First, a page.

Another major challenge is the in-country utilization of the affected/damaged timber. For example, additional log supply is simply not needed at regional sawmills; most of these facilities are working at maximum capacity and excess volume is not essential. While China seems to be the exception, selling the salvaged timber in many foreign markets is also not a likely solution simply because it is not economically viable based on the logistics challenges and associated costs.
Currently, a majority of the beetle-damaged log volume from Europe is being exported to China; spruce log exports have increased more than 400 percent compared to relatively flat exports over the last several years. However, the excess volume of affected logs is also driving down timber prices and demand in a number of European markets. For instance, in countries that have experienced the most damage, wood raw material prices are so low that wood is even being offered for free in some cases.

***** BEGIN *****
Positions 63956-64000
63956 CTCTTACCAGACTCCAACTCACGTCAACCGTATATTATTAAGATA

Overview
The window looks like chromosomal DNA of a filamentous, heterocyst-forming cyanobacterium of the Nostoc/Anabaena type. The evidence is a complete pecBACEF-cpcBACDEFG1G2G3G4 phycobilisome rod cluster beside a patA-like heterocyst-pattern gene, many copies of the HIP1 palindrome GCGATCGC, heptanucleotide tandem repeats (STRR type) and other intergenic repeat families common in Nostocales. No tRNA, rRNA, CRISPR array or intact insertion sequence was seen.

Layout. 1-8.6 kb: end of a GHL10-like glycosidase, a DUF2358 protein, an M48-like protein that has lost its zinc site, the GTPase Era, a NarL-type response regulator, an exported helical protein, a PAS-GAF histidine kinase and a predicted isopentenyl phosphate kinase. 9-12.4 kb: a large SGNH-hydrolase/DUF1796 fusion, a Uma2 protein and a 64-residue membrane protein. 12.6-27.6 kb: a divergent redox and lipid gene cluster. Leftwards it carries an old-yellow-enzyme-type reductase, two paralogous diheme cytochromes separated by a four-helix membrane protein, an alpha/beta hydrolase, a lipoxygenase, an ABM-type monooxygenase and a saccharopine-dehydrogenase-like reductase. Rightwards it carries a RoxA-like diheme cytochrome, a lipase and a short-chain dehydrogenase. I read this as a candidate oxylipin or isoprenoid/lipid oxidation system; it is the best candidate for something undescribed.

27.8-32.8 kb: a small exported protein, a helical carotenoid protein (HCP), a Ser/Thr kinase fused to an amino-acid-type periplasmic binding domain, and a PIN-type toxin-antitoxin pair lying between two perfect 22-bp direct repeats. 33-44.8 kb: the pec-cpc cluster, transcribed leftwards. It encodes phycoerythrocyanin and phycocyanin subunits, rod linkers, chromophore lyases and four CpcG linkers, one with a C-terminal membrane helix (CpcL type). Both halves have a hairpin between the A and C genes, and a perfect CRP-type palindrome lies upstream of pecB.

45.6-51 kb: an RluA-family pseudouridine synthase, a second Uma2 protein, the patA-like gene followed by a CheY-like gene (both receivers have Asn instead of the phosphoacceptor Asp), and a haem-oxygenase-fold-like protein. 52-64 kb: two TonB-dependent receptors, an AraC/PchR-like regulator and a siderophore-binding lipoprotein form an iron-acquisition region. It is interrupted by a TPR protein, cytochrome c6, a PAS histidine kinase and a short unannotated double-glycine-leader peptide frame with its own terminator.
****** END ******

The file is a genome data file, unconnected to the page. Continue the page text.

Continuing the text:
The single largest challenge facing European timberland producers right now is a temporary market saturated with cheap, damaged wood. As a result, many timberland owners are simply choosing not to harvest or sell their unaffected timber based on current low values, as they can’t maintain profits based on the such prices. Though this development is affecting wood supply and demand throughout Europe, it is only a matter of time before the situation ripples out to other foreign markets.